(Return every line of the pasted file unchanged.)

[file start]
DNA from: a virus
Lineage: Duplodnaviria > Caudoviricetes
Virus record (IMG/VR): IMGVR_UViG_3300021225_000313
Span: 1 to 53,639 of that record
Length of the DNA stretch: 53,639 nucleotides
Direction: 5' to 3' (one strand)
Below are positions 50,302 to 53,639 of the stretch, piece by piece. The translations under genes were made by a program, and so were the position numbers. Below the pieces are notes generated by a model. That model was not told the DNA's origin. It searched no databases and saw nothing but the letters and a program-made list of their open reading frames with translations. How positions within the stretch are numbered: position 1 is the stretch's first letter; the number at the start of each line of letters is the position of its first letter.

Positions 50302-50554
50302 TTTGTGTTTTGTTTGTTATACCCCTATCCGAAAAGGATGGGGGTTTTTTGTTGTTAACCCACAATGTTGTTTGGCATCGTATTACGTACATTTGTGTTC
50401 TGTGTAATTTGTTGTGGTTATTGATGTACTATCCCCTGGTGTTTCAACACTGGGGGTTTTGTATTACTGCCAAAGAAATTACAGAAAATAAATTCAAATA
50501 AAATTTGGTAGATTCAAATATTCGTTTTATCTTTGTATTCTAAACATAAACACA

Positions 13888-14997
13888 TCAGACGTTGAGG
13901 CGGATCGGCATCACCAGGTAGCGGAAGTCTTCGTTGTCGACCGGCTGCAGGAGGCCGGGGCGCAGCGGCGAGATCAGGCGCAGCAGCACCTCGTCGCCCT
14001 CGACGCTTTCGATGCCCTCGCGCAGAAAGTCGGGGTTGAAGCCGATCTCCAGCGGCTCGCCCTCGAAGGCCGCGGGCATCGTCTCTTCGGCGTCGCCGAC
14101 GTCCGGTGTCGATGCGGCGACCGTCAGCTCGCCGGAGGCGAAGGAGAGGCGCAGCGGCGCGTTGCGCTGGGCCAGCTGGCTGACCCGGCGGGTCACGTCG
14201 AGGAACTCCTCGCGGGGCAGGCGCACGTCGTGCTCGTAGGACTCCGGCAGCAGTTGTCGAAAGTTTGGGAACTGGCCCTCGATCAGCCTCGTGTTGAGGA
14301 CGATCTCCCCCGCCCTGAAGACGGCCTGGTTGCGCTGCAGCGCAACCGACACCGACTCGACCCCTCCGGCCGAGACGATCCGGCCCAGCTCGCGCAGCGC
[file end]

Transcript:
DNA from: a virus
Lineage: Duplodnaviria > Caudoviricetes
Virus record (IMG/VR): IMGVR_UViG_3300021225_000313
Span: 1 to 53,639 of that record
Length of the DNA stretch: 53,639 nucleotides
Direction: 5' to 3' (one strand)
Below are positions 50,302 to 53,639 of the stretch, piece by piece. The translations under genes were made by a program, and so were the position numbers. Below the pieces are notes generated by a model. That model was not told the DNA's origin. It searched no databases and saw nothing but the letters and a program-made list of their open reading frames with translations. How positions within the stretch are numbered: position 1 is the stretch's first letter; the number at the start of each line of letters is the position of its first letter.

Positions 50302-50554
50302 TTTGTGTTTTGTTTGTTATACCCCTATCCGAAAAGGATGGGGGTTTTTTGTTGTTAACCCACAATGTTGTTTGGCATCGTATTACGTACATTTGTGTTC
50401 TGTGTAATTTGTTGTGGTTATTGATGTACTATCCCCTGGTGTTTCAACACTGGGGGTTTTGTATTACTGCCAAAGAAATTACAGAAAATAAATTCAAATA
50501 AAATTTGGTAGATTCAAATATTCGTTTTATCTTTGTATTCTAAACATAAACACA

Positions 13888-14997
13888 TCAGACGTTGAGG
13901 CGGATCGGCATCACCAGGTAGCGGAAGTCTTCGTTGTCGACCGGCTGCAGGAGGCCGGGGCGCAGCGGCGAGATCAGGCGCAGCAGCACCTCGTCGCCCT
14001 CGACGCTTTCGATGCCCTCGCGCAGAAAGTCGGGGTTGAAGCCGATCTCCAGCGGCTCGCCCTCGAAGGCCGCGGGCATCGTCTCTTCGGCGTCGCCGAC
14101 GTCCGGTGTCGATGCGGCGACCGTCAGCTCGCCGGAGGCGAAGGAGAGGCGCAGCGGCGCGTTGCGCTGGGCCAGCTGGCTGACCCGGCGGGTCACGTCG
14201 AGGAACTCCTCGCGGGGCAGGCGCACGTCGTGCTCGTAGGACTCCGGCAGCAGTTGTCGAAAGTTTGGGAACTGGCCCTCGATCAGCCTCGTGTTGAGGA
14301 CGATCTCCCCCGCCCTGAAGACGGCCTGGTTGCGCTGCAGCGCAACCGACACCGACTCGACCCCTCCGGCCGAGACGATCCGGCCCAGCTCGCGCAGCGC